January 14, 2020

Dr. Percy Pierre’s story worthy of a book

            When his midwife grandmother lifted him into the world of the tiny St. James Parish village of Welcome, Louisiana, she had no way of knowing our nation would be “welcoming” an African-American history maker. Percy Pierre’s grandmother’s mother was a slave, as were his other seven great-grandparents. His ancestors would have been proud to know that he was our country’s first African-American to earn an electrical-engineering Ph.D.
            On New Year’s Eve 2019, my friend pointed to where he was born on Jan. 3, 1939. The small house—long gone—is now just a patch of head-high weeds, a seven-iron shot from the Mississippi River levee. His cousin, Willis Octave, lives 100 yards further back. 

From there, he escorted me and my grandson Wyatt Wilson to the St. James cemetery where his parents—Percy Sr. and Rosa Villavaso Pierre and other family members are buried. We also stopped to read the historical marker of the Settlement of Freetown, established by former slaves. Three of Percy’s ancestors or relatives were founders. As Dr. Percy Pierre climbed into the upper echelons of academia, he remained connected to his roots, embedded in the rich dirt of the Mississippi Delta.
Percy and I grew up three states apart in a segregated South. How did our paths cross in western New York? A mutual friend, Erroll Davis, connected our dots by inviting us in 2018 to his family’s home at the Chautauqua Institute. When I served on the University System of Georgia Board of Regents, Erroll was its chancellor. Erroll and his wife, Elaine, have known Percy and his wife, Olga, for decades.

It was there—under the canopy of trees on that storied campus—where Percy and I walked and talked. I am forever curious about the lives of others. By our second conversation, I could tell my new friend was enjoying a storybook life. In his quiet, reflective way, Percy told how his family moved downriver to New Orleans when he was 4. Stories of visiting with his grandparents reminded me of summers on my grandmother’s farm.

While attending all-black St. Augustine High School, the faculty recognized the future valedictorian’s gifts. His mentors championed their top student. Full-ride scholarship offers arrived, including Ivy League’s Amherst and Princeton. Percy chuckled and told me, “If I had told my friends that I was going to Princeton, they wouldn’t have known what or where Princeton was.”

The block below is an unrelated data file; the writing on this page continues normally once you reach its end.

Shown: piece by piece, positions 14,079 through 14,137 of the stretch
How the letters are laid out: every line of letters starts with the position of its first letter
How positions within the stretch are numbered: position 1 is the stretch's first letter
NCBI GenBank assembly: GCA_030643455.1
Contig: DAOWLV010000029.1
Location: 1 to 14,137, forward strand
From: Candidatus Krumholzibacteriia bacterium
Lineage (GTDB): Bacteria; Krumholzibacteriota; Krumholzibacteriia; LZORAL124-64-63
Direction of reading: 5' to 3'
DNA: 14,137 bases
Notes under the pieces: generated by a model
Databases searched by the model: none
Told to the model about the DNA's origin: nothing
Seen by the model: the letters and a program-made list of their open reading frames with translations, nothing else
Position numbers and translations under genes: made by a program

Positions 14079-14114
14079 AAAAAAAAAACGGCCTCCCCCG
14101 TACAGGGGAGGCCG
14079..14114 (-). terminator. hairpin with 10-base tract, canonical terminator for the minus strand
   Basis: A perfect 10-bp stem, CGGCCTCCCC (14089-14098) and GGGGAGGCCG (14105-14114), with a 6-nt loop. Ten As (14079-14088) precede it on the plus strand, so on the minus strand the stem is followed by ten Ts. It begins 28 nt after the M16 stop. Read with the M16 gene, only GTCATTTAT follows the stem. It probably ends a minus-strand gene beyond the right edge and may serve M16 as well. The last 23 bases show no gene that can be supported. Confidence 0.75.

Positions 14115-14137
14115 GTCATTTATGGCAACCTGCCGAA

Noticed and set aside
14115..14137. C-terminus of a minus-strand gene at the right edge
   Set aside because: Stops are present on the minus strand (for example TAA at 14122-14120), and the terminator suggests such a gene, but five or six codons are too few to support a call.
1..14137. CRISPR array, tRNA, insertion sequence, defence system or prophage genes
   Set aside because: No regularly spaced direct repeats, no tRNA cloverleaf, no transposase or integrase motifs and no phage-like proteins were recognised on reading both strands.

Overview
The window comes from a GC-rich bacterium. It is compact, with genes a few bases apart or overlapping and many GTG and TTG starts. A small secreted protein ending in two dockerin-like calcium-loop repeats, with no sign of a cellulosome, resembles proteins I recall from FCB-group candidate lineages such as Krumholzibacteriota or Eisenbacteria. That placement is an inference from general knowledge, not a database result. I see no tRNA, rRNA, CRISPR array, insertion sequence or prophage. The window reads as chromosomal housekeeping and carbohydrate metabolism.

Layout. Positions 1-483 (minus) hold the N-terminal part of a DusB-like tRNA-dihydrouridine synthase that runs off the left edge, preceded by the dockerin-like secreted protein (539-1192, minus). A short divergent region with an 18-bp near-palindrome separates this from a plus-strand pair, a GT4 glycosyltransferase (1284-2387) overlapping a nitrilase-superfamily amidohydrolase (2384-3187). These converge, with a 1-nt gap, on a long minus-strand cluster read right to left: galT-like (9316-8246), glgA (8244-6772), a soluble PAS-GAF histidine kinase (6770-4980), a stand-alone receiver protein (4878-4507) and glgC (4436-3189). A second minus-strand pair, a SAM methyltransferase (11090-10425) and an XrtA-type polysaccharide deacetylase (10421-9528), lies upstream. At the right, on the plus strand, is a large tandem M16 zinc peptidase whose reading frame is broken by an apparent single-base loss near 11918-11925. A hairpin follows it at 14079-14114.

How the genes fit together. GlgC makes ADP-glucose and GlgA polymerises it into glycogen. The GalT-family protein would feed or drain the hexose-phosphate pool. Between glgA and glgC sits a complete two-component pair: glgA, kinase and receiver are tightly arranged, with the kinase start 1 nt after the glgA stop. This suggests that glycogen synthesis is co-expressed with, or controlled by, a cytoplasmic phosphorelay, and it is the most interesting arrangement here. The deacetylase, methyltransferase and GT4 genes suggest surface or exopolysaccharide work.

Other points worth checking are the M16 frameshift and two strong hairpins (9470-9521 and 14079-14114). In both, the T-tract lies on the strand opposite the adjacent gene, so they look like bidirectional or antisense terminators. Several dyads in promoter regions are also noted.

Then Notre Dame came knocking. Because of football, everyone in Percy’s Catholic circle knew about the Fighting Irish. In South Bend, Indiana, Percy earned bachelor’s and master’s degrees. Graduating from Johns Hopkins University with his doctorate and serving as a White House Fellow in the office of President Richard Nixon launched Percy on a rocket-ride career. Consider these milestones:
  • Howard University, dean of College of Engineering
  • Alfred P. Sloan Foundation, program officer
  • Assistant secretary of the U.S. Army for research, overseeing $12 billion budget
  • Acting secretary of the U.S. Army, first African-American to hold that position
  • Prairie View A&M University, president
  • Michigan State University, vice president of research and graduate studies
  • Michigan State University, professor of electrical and computer engineering
  • Glenn L. Martin endowed professor, University of Maryland
By now, you’d think the 81-year-old scholar would be ready to prop his feet on the veranda railing of his and Olga’s century-old home, which has been featured in Life magazine. Not so for the history-making native of Welcome, Louisiana. The couple divide their time between New Orleans and the Washington, D.C. area, where daughters, Kristin and Allison, live. That also allows Percy to serve as adjunct professor at the University of Maryland. Percy was born to teach, inspire and do research.

I would struggle in his engineering class, but I am fascinated with his genealogical research. For years, Percy has dug through mounds of musty records to trace his lineage back to his great-great-great-great-grandmother. Theresse, a member of the Macou Tribe, was captured in East Africa’s Mozambique and transported—in chains—to lower Louisiana, not far from where her great-great-grandson’s wife delivered Percy.
What a life.
What a story.
What a book this could be.